Mr. Benedict, for the appellants, owners of the vessel:
I. This is an unconscionable action. The court will make all reasonable presumptions against the libellants.
Eccles chartered the vessel to carry a cargo of coal from Liverpool to San Francisco, a voyage of more than eight months. The vessel performed the voyage in safety, at the expense of the owners, and then finding the charterer bankrupt, refused to deliver the cargo to his agents, unless the freight was paid. The agents refused to pay the freight, and they brought this extraordinary action. Having had the use of the entire ship, without expense, for more than nine months, this bankrupt charterer demands the cargo free of freight, on the sole ground that he had given a written promise to pay the freight, which he neither had performed, nor, being as he was, a bankrupt, ever would or could perform.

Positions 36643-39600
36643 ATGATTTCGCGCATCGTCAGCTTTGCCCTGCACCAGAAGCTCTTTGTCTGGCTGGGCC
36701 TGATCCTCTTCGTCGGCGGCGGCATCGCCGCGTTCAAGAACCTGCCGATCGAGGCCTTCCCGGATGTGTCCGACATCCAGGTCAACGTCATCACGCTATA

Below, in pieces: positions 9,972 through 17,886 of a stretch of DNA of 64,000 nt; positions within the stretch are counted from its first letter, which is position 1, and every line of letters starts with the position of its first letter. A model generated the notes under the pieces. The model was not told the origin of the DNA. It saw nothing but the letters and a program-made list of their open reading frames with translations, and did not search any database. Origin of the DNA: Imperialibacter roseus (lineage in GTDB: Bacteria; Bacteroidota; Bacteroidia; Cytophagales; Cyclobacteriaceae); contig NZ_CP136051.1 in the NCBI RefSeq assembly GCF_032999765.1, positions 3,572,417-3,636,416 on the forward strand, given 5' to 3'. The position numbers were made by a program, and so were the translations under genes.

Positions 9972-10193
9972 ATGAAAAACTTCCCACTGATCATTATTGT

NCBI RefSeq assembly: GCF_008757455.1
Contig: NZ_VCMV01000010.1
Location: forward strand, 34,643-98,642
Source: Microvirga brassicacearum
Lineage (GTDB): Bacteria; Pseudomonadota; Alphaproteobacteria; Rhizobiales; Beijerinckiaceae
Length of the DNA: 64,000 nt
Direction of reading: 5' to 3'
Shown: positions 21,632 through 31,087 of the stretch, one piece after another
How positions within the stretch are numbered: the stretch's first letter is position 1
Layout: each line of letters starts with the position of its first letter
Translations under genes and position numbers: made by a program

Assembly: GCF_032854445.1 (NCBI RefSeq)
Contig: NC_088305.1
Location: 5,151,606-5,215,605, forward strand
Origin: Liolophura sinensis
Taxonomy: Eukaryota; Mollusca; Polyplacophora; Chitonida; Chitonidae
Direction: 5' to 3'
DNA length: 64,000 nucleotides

A court of admiralty is a court of equity to the extent of doing justice and requiring justice; and it will, in a cause of possession, compel the libellants to do equity before it will transfer to him the possession. Freight is a most just demand.*fn1
Charter-parties are to be liberally construed.*fn2
II. The whole sum due–the entire balance of $7050–should have been paid before a delivery. The freight is a lien upon the cargo by the maritime law, and all presumptions are in favor of the lien. The ship is bound to the merchandise and the merchandise to the ship. This lien is not created by the act of the parties, but by the general maritime law, and is founded in public policy and the interest of commerce. The Kimball,*fn3